July 16, 2020
Eklutna is the only Native Alaskan village within the municipality of Anchorage. It sits between Thunderbird Falls and Cook Inlet’s Knik Arm north of Chugiak. One source says the village is 800 years old, another, dates it to around 1650, both well before the Russians arrived. It is a village of the Dena’ina Athabascan people.
The Russians came in the 1840s and established Orthodoxy. According to one source the log church dates from just after the transfer to the United States in 1870. St. Nicholas Russian Orthodox Church came later.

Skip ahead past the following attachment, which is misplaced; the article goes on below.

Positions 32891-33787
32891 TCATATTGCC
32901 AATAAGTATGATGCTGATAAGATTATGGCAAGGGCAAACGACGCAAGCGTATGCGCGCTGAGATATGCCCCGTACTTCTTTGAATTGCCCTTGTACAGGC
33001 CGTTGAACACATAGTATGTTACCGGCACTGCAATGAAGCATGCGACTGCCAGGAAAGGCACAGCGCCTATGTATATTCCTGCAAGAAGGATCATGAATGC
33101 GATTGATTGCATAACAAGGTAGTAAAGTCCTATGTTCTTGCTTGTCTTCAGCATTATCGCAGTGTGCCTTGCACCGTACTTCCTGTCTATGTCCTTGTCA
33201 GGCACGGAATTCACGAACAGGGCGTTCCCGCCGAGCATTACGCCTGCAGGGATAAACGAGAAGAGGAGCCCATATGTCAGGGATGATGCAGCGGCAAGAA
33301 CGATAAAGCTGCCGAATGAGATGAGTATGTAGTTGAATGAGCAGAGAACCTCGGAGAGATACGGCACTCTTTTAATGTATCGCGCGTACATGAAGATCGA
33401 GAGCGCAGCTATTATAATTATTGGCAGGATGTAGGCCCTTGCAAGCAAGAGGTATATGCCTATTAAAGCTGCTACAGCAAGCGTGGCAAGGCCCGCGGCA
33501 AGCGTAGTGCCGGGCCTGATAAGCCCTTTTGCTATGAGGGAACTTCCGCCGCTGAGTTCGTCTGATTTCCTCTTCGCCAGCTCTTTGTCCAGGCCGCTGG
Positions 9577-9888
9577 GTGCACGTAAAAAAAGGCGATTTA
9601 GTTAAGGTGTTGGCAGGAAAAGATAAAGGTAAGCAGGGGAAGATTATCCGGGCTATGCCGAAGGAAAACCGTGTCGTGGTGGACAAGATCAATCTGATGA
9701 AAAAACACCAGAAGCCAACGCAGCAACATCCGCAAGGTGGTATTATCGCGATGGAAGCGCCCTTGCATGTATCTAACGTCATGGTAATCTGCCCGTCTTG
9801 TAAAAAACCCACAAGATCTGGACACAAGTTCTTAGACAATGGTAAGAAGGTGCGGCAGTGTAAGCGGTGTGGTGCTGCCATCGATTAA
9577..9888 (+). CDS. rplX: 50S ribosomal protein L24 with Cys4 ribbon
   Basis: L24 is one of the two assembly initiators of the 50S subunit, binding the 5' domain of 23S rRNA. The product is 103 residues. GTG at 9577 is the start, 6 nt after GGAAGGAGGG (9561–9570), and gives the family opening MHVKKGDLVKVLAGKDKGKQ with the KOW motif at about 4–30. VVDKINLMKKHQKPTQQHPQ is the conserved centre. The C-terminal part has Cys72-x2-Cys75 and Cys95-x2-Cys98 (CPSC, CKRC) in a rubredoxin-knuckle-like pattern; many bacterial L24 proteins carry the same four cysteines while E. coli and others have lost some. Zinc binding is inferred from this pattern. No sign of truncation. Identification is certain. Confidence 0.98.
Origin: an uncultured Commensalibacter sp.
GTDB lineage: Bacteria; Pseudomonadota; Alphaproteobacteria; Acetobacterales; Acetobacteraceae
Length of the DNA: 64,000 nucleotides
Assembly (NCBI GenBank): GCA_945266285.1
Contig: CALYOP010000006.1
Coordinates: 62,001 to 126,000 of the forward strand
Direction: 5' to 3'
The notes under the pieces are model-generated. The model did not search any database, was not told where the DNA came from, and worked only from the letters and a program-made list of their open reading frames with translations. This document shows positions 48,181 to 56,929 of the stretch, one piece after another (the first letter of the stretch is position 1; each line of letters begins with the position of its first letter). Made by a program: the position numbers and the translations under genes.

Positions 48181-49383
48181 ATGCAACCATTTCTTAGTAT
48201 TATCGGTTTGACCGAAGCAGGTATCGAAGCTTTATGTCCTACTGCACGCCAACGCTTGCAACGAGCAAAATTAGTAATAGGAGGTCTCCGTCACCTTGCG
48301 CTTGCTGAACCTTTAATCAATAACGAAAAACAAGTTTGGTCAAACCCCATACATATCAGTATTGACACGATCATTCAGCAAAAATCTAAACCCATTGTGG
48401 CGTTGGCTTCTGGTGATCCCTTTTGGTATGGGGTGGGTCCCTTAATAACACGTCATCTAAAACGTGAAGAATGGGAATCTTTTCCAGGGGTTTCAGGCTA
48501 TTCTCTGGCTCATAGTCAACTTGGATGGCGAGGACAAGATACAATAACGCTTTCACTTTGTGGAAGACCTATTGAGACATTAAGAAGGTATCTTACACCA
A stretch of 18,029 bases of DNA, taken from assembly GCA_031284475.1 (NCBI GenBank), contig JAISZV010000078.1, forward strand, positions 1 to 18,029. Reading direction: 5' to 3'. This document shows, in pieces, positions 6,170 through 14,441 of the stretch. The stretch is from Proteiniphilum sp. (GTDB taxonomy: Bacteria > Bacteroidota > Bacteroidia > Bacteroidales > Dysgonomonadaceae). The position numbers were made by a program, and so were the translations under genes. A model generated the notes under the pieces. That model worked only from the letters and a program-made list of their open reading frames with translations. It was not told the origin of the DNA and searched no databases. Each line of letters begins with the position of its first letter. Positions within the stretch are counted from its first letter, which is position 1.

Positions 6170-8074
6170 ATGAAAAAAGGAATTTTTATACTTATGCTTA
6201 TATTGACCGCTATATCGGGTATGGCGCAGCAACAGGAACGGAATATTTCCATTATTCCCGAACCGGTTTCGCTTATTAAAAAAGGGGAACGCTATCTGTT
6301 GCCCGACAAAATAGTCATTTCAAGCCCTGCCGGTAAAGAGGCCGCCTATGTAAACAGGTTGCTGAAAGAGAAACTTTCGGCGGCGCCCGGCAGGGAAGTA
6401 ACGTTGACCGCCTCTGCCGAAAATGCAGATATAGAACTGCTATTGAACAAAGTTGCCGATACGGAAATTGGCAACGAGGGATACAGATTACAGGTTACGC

The Churches and cemetery are part of the Eklutna Historical Park which is on the edge of the village. We stopped on our way to Wasilla, where I had a sleep study.
The Museum itself was locked, along with the two churches, but we could pay the admission fee in an “honor box” and were free to roam the cemetery, still in active use. The cemetery mixes Russian and Dena’ina traditions, with spirit houses and Orthodox crosses (and one Mogen David) and all sorts of artifacts left on the graves, from baseball caps to tools to Minnie Mouse. One particular spirit house looks like an elaborate doll house.
I’ve taken pictures in the Sitka Orthodox Cemetery. They are so different, Sitka’s cool and shaded under tall spruce and hemlock, Eklutna’s with short taiga trees and bright sunlight. Both with mountain backdrops.